Members of the Academic Senate Executive Committee are always delighted to hear from our colleagues across the state: you help us gauge the significance of proposed legislation or system changes, you enable us to promote the superlative instruction offered to California's community college students, and you redirect our work when we appear to have wandered. Sometimes your comments are contradictory, however, and we're left in a quandary of sorts. My current Rostrum article is a case in point.
A number of you responded to my December article that built upon our Fall Plenary theme of "A Principled Perspective," and that incited faculty, well, urged faculty to take action. Some of you mused that you were exhausted merely reading the list contained in that article. That message and its list of "busy work" was intended to help us clean our houses, to strengthen local senates, to ensure that whatever the new year brought, we would all be positioned to protect and provide our students' educational experiences.
Yet in the months that followed, in your emails or in my encounter with you during visits to your campuses, you noted that you were still feeling isolated, impotent in the onrush of new proposals issuing from Sacramento and the uncertainty of the budget-despite the relatively generous treatment the Governor's proposed budget offered community colleges. If the entropy of Fall 2003 gave rise to our wariness and anxiety about what might be lurking behind closed doors, then the energy that emanates now seems likely to produce outright panic this spring. The only preventative is shared information and strategic action on all fronts, including the three below.
Internally, the Chancellor's Office is undergoing its own metamorphosis, and change often brings heightened fears. Having suffered what is hoped will be the last of the mandated staff reductions within the agency, Chancellor Drummond has convened a Task Force to review the functions of that Office. The Academic Senate is represented on this Task Force, and we will use your resolutions and solicit your comments as we seek to identify functions faculty feel are most crucial to preserve as we consider creative restructuring.
Of more lasting significance, however, is the proposal being legislatively crafted that would remove the Chancellor's Office from agency status (and Department of Finance control) and would create it as a 73rd or ur-district, having the same abilities to hire staff, set salaries, and accept grants that our own local districts have. At the same time, it would not offer instruction. The functions of the Board of Governors and its relationship to local boards would remain intact. Those sketchy details are all we have at this moment; thus, my caveat about the importance of shared information.
The budget debate is only beginning, as legislators with their own views and principles weigh in on such matters as the elimination of categorical streams and the proposed fee waiver for redirected students. Internally, we must come to consensus regarding equalization; the Governor seems committed to providing some funding to that end, and legislators have the will and the inclination to resolve it for us, if we cannot reach agreement.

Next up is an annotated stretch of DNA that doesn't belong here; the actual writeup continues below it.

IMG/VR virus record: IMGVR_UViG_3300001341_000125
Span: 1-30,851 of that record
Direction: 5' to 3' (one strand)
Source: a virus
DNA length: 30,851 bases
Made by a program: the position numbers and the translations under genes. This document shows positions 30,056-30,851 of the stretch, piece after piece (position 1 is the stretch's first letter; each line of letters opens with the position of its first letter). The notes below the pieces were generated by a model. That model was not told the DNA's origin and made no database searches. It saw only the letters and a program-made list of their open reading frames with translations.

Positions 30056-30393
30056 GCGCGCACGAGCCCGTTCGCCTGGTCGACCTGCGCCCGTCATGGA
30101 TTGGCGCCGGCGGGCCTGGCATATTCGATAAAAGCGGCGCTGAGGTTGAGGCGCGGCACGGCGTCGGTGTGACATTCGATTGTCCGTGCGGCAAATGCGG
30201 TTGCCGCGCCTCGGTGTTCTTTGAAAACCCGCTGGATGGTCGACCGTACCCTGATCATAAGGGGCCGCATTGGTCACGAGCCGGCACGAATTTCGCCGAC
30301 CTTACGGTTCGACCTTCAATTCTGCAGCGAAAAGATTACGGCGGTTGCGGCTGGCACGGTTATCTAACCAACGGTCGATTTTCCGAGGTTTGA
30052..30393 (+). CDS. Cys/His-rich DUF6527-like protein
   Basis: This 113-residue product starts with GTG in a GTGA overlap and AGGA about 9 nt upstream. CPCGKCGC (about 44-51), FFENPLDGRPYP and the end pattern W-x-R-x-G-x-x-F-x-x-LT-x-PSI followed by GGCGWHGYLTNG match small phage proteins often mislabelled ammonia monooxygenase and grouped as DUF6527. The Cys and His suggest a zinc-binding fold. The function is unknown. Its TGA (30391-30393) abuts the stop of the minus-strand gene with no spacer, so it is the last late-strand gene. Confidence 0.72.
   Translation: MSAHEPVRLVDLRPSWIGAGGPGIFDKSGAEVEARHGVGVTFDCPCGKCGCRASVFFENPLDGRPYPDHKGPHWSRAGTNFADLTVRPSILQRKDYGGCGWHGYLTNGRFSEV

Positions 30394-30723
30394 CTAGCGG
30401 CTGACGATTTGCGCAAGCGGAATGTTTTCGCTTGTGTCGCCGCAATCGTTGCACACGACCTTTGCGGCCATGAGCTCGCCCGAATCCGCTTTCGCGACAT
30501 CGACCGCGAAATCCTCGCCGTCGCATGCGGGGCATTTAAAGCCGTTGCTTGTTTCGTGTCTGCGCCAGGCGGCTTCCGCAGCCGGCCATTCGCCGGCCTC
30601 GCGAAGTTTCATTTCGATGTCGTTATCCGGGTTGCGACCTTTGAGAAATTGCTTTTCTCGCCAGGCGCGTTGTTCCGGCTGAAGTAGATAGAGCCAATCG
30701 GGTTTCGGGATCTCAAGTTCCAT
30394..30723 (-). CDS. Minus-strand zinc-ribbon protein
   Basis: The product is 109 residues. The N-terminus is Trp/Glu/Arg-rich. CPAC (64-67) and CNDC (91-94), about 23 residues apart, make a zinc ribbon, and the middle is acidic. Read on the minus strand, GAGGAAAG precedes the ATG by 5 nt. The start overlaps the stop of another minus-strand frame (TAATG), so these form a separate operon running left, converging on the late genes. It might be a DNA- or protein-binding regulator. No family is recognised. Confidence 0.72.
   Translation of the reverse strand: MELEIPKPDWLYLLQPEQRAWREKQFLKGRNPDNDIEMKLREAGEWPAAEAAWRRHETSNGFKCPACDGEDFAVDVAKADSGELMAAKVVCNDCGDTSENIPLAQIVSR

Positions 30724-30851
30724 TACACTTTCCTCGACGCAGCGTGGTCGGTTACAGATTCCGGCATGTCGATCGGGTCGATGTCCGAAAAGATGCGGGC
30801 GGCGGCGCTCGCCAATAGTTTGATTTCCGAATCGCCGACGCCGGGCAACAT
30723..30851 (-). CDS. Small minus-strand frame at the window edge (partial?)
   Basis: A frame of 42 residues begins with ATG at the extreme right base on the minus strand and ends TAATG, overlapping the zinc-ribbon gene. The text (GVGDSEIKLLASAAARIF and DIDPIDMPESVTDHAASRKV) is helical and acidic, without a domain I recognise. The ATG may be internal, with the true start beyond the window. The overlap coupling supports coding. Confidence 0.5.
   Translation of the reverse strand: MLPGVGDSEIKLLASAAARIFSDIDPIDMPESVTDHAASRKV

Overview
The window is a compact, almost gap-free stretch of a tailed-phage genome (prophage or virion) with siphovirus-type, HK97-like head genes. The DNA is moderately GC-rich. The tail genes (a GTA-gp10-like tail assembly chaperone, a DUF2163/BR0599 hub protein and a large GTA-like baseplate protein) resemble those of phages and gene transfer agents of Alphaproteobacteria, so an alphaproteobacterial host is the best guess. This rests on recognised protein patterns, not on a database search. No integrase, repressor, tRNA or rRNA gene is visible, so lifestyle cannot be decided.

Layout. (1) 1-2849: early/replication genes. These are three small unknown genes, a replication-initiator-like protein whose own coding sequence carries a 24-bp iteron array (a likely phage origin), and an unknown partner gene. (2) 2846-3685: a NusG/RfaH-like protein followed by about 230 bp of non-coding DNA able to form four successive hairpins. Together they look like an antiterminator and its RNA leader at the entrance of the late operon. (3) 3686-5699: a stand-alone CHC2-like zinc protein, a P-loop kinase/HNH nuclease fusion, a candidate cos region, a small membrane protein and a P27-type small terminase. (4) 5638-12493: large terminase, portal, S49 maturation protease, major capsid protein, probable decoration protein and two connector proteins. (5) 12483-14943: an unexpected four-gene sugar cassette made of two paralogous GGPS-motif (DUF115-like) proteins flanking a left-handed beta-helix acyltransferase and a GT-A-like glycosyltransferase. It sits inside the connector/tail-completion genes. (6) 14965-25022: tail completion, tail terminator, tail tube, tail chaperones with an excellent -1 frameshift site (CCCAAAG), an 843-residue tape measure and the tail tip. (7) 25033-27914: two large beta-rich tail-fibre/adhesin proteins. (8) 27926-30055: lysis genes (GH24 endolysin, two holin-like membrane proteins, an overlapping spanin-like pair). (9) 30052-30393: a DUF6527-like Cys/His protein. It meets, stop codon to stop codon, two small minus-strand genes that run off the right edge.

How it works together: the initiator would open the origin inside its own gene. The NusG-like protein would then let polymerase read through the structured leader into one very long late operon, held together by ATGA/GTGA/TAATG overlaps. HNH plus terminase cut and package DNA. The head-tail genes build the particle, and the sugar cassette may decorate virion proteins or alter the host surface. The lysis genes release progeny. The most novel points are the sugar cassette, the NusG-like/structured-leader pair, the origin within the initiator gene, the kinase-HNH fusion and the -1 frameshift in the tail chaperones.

All the attention being given to our students this spring suggests proponents of change all have students' best interests at heart. But as you will hear at the Spring Plenary session, and as you have read in local news accounts, the devil is in the details. As UC and CSU, under budget constraints of their own, close their doors to new and transfer students and seek to "redirect" them to us, the implications for our colleges and particularly for both our traditional and entering students will be enormous. Fee waivers, changes in Cal Grants, and potential cuts in federal vocational training funds all pose threats to our students' educational aspirations.
Thus, I'm back with still more exhortations. For those of you seeking action as an antidote to your frustrations or fears, we urge your continued engagement-first by reading the articles we provide herein. Many of these essays provide suggestions-to individuals and to local senates-on how to act upon such espoused principles as classroom integrity, student equity and diversity, and accessibility of services to all students. Included are also reminders of how we enact our delegated authority-by considering (and reconsidering) graduation requirements and disciplines lists. Of course, don't miss the article urging your participation at our Spring Plenary session in San Francisco, April 15-17. Finally, we hope that the article on leadership (the first in a series) will inspire you to consider statewide service to further principles you believe worth of defense.
For those of you still recovering from the tasks you've undertaken as a result of my earlier exhortations, take heart in the list of actions your Academic Senate has assumed on your behalf and in response to your resolutions and requests. As you also see in this Rostrum, we continue to provide you essential information, whether it is contained in an article on full-time faculty obligation numbers; or in forthcoming papers on faculty chairs and accreditation; or in plenary sessions breakouts on counseling for athletes and vocational students, and student fees; or through our public recognition of exemplary programs and unrivalled teaching. Read, listen, and be assured that we continue to work, even when you are unable to be at our side.
The articles published in the Rostrum do not necessarily represent the adopted positions of the academic senate. For adopted positions and recommendations, please browse this website.